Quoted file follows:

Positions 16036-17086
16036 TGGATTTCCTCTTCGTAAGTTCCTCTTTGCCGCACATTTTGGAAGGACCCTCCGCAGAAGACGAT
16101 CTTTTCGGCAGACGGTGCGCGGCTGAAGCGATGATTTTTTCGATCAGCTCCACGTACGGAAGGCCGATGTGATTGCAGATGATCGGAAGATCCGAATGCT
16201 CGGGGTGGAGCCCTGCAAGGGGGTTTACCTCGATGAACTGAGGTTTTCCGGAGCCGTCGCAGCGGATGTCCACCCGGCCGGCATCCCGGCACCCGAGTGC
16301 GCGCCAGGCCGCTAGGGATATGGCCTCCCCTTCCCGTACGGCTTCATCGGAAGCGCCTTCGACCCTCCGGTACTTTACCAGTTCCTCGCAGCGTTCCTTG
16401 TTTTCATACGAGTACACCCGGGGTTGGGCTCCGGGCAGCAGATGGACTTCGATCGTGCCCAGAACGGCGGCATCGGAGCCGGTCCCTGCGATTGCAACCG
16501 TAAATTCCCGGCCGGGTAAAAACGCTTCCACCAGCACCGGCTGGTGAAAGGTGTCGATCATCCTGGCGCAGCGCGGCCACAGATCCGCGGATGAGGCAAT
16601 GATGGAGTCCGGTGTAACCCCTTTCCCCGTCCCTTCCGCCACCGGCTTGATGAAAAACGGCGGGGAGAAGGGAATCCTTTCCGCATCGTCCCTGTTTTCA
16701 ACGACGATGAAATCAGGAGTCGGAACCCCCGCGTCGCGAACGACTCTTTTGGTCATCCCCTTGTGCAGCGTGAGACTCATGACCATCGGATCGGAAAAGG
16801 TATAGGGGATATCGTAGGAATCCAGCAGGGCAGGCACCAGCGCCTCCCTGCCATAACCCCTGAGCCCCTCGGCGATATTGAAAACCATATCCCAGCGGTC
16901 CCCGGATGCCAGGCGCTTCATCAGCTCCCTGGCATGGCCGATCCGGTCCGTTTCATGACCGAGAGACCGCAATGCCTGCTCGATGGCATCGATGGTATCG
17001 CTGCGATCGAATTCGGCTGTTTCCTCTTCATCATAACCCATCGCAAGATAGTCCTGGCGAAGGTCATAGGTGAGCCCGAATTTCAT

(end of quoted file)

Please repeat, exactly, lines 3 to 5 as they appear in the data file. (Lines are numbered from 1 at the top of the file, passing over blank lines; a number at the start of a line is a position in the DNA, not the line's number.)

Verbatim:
16101 CTTTTCGGCAGACGGTGCGCGGCTGAAGCGATGATTTTTTCGATCAGCTCCACGTACGGAAGGCCGATGTGATTGCAGATGATCGGAAGATCCGAATGCT
16201 CGGGGTGGAGCCCTGCAAGGGGGTTTACCTCGATGAACTGAGGTTTTCCGGAGCCGTCGCAGCGGATGTCCACCCGGCCGGCATCCCGGCACCCGAGTGC
16301 GCGCCAGGCCGCTAGGGATATGGCCTCCCCTTCCCGTACGGCTTCATCGGAAGCGCCTTCGACCCTCCGGTACTTTACCAGTTCCTCGCAGCGTTCCTTG